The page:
Nhan: Yeah, it’s interesting. I mean, speaking directly to this phenomenon, the bystander effect. The more people there are in a situation like that when somebody is asking for help or needs help the less likely for a bystander to actually help and so the psychology that goes into that is fairly complex and again that only depends on so many factors: depends on the person, that him or herself, it depends on the culture, it also depends on even like social economic situation you know like in a poor area where maybe it may be more dangerous to put yourself out there like that. People may be less likely in a culture where there’s a greater sense of a belonging, maybe an in or out group. So, if somebody is asking for help but they’re part of your out group whereas if you don’t identify with them then again it’s more likely for the bystander for the person not to help. Now that you know, not you’ve learned about the bystander effect. How does??? Did that change?
Victoria: Yeah, Absolutely! Absolutely! Because it’s not person anymore, you know it’s not like “Obviously, they don’t love me” it’s not one does anymore. Instead it’s like, it’s just, you know how we act and how we’d react to the situations and something that I actually heard it in an audio book and to me, it makes a lot of sense is that part of that bystander effect is confusion. So what this book recommends is to actually be specific. Like say, “Okay, you the one with a ponytail with a brown shirt, I need your help. This is what is happening right now and I need you to this and this.” So make it really concise, really specific, really direct, so that people is not like “Oh… well, somebody else will help or I don’t know what’s happening to this person, I don’t know what to do.” So we need to almost like direct the situation so that people don’t get into that confusion state.
Nhan: So that makes sense. I think that’s some pretty solid advice. When I think back on that particular situation that you’re in, I can’t imagine that under the stress and the trauma that you’re in that you have the coolness and calmness start giving orders to the people or commands the people or even just… anything other than just this primal response of yelling for help. For me, I guess my curiosity is what do you think we can do to overcome this… kind of bizarre like a black hole, I guess you could say in the human psyche that kind of lead us to do these weird things. What do you think is the solution to that?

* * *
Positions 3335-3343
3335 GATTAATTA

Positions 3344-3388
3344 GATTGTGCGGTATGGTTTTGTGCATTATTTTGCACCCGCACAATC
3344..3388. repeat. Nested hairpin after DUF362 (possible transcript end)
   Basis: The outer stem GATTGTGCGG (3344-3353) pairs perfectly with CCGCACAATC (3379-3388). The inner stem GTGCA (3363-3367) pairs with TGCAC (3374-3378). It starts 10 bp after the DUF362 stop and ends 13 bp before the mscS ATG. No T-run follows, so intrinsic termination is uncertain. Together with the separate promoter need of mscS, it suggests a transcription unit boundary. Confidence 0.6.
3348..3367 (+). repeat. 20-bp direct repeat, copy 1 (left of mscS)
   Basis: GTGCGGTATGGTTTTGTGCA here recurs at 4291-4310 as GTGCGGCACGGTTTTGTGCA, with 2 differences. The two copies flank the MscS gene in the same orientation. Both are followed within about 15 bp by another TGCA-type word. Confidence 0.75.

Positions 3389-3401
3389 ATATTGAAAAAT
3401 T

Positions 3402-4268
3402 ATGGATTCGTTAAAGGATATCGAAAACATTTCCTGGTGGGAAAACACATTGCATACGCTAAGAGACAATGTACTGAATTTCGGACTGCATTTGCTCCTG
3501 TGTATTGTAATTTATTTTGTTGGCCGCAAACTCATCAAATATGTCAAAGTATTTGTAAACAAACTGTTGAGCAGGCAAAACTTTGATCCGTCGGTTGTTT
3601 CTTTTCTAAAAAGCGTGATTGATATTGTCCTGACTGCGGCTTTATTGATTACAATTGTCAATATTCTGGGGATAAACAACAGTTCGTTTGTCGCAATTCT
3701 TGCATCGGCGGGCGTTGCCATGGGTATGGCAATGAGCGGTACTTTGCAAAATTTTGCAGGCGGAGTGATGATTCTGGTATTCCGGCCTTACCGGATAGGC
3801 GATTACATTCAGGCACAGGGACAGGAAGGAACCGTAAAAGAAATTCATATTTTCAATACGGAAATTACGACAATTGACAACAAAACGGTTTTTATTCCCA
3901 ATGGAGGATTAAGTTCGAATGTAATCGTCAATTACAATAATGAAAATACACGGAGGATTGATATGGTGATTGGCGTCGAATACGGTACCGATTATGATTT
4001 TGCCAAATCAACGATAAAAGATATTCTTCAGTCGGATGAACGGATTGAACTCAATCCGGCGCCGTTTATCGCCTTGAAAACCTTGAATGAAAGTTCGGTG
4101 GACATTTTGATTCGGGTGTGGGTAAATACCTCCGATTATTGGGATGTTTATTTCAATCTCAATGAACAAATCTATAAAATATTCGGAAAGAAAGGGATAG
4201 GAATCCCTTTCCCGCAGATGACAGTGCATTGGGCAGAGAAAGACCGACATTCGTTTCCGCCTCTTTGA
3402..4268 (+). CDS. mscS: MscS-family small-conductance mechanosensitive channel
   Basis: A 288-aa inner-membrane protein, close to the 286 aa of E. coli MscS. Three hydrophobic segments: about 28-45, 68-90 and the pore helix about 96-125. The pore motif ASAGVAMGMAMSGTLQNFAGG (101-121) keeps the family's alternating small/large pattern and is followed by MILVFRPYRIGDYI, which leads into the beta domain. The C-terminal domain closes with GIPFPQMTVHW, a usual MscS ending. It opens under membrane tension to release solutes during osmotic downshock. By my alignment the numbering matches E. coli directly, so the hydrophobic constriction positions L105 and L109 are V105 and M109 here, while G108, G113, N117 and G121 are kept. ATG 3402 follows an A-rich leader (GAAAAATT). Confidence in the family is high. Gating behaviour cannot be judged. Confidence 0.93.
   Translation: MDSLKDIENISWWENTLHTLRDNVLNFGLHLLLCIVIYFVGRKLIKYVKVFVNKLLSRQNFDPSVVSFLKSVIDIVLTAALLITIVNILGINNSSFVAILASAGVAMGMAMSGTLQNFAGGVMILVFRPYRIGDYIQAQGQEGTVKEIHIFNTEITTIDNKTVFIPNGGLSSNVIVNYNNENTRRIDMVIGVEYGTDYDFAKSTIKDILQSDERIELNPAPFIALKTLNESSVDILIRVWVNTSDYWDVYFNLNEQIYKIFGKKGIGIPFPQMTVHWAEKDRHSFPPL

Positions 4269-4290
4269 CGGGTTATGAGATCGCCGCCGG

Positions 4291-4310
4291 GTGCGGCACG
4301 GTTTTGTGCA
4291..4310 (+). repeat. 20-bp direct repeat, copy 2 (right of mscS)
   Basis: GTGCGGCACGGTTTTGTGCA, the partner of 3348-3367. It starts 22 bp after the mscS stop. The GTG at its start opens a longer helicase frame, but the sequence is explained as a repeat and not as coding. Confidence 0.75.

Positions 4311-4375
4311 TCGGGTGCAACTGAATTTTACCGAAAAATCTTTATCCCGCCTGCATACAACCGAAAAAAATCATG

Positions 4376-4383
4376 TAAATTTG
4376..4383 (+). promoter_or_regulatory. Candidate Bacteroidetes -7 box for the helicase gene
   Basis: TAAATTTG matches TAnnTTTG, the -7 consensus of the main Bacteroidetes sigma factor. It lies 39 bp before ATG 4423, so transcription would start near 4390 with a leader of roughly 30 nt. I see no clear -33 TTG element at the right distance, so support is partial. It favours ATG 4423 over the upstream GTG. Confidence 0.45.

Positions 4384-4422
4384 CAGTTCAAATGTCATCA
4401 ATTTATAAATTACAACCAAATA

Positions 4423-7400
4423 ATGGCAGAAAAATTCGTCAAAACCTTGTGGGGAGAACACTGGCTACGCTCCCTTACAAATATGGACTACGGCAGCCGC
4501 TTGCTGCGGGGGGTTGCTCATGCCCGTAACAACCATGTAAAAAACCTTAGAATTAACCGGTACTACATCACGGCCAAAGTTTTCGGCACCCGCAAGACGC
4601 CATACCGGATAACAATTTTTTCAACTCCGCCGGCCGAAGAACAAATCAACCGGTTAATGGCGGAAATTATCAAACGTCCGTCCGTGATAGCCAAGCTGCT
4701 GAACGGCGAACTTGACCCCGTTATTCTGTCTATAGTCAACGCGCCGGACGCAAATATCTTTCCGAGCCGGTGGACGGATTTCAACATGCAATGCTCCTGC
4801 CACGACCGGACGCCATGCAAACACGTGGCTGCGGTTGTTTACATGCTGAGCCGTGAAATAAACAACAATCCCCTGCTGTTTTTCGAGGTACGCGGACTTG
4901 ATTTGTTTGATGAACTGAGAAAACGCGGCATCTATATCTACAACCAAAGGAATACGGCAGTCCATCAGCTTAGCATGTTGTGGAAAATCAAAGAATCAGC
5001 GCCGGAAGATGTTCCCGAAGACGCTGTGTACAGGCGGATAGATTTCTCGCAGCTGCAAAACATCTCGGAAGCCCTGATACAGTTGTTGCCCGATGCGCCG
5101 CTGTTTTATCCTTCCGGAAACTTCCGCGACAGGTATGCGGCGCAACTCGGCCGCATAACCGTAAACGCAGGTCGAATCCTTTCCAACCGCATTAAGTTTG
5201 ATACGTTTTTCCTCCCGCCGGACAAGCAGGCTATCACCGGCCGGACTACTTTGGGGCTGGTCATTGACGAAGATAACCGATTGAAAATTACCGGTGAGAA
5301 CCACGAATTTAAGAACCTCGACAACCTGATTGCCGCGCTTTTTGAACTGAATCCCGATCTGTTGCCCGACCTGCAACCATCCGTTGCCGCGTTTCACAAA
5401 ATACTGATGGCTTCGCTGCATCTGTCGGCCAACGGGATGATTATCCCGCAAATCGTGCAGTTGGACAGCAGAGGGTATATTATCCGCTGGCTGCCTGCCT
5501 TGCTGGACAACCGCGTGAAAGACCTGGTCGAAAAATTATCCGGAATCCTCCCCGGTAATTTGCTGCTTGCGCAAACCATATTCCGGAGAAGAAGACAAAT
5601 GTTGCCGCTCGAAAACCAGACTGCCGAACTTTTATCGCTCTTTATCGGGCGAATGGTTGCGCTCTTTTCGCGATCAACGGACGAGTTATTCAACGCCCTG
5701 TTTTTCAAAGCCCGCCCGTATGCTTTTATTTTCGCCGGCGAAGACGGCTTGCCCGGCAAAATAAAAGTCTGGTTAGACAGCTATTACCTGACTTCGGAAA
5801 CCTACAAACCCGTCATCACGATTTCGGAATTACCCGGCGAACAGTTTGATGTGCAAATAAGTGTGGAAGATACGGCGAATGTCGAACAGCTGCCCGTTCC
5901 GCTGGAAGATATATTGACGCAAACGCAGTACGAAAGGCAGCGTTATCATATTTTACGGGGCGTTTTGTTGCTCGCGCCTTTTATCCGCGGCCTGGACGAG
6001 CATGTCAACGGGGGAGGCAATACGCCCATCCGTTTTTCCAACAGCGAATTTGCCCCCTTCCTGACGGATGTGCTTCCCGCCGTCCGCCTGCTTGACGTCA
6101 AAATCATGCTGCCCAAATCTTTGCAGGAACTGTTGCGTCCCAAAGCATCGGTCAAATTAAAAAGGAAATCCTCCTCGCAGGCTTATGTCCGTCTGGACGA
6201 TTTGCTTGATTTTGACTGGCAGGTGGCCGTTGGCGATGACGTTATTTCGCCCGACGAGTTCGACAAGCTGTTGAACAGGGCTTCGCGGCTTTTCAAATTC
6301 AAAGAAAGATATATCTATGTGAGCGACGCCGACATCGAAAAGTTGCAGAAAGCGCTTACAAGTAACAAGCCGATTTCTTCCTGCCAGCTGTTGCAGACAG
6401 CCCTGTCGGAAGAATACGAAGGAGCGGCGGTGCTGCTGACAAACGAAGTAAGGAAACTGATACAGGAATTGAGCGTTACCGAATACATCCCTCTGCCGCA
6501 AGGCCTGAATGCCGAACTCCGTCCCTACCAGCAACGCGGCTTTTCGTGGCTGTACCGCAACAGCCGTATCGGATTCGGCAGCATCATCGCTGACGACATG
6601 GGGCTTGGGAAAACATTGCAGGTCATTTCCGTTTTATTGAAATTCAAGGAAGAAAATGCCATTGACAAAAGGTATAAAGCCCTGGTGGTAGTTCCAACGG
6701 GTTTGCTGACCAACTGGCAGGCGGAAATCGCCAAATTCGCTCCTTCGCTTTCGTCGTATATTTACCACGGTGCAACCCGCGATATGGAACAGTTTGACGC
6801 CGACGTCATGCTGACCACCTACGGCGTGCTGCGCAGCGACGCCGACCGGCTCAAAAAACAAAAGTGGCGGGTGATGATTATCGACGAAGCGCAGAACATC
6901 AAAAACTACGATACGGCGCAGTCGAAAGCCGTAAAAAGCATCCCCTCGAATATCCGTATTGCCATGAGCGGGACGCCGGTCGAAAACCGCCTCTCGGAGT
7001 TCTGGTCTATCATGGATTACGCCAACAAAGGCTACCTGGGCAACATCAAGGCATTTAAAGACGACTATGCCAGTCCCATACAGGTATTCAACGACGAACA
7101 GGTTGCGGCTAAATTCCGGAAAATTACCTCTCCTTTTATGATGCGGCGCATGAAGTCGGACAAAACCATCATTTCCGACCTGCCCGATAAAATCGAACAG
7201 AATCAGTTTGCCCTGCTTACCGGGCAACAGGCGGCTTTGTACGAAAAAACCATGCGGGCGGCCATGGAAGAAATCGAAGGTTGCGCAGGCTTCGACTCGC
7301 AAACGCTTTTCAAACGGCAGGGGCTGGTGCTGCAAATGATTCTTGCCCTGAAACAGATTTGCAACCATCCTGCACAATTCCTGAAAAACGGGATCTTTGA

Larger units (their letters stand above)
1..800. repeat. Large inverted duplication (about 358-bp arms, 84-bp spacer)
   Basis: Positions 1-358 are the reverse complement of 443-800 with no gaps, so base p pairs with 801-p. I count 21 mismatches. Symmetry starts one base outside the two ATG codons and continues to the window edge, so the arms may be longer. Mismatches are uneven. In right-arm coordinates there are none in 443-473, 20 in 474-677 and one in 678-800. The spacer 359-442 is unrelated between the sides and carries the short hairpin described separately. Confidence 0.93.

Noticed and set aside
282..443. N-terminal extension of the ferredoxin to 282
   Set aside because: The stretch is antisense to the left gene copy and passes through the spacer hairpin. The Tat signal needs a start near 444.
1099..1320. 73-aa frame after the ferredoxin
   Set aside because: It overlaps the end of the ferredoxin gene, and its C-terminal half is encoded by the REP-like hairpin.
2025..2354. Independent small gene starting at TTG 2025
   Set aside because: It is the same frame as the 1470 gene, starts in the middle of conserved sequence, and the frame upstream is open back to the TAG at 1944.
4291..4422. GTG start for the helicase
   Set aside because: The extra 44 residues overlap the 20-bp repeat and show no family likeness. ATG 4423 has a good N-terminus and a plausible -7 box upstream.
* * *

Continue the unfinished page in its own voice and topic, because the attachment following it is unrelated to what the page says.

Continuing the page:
Victoria: Well as you see if you read the book, you will see that I had to calm myself anyway in order to survive that. So I could have, to some extent calm myself and then give some directions and that would be my option if it would happen again just breathe in deeply, focus my mind, and take ownership of what is happening and the possibilities to really have a good outcome from that terrible situation.
So that would be something that I would still consider. But, it reminds me what you are sharing about when I grew up in Spain, so I grew up in Madrid but it was a ghetto like neighborhood. So my grandmother would teach me that if something happened to me, that I should not ask for help, I should say there is fire, because then people care about their own safety and they will help more. They will call the police, the firemen, everything. Firemen or… What is the name? Firemen… Okay! So…
Nhan: Yeah, I think that’s again that those are… that’s a pretty solid strategy. But I think at least the way it feels is like we’re gonna trying to work around this, this problem rather than actually trying to find a solution. Let’s just say we can reverse the role instead of you being the victim that you are a bystander and knowing that you are potentially going to be under this… this effect the strange bystander effect and you may be under these conditions where you are likely not to help. What can we do so that we do our best to be the best human beings we could possibly be, knowing that this is a kind of a strange feature of our psychology?
Victoria: So I would say the golden rule. Just seeing ourselves in the position of that person and say, this is what I would like that, that person does for me if I am in that situation. I think that’s something to guide ourselves by, to just put ourselves in a situation of the other person put ourselves in their shoes and I think that is one of the best rules to live by.
Nhan: So you’re seeing this as kind of like a daily practice, like in general?
Victoria: Yeah, absolutely. I do my best to always consider that. So if I have any conflict, then in a situation I always think. You know I try my best, I do my best to abstract into how the other person is feeling where they coming from? Why they feel like that? and what I would need in that situation.
Nhan: Awesome! Yeah. Well, I think that’s a… some interesting insights and solid strategies. Certainly, I think this one of these things that’s worth thinking about.
Victoria: You know, maybe they have a solution. What do you think? I would love to hear your comments. Have you had the situation whether you were in the bystander’s place, or the victim space? Let us know, what did you do? Or what would you do? I would love to hear. I feel that we can learn from each other. We are really researching this and trying to learn so your help is very much appreciated.
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Thank you so much for watching!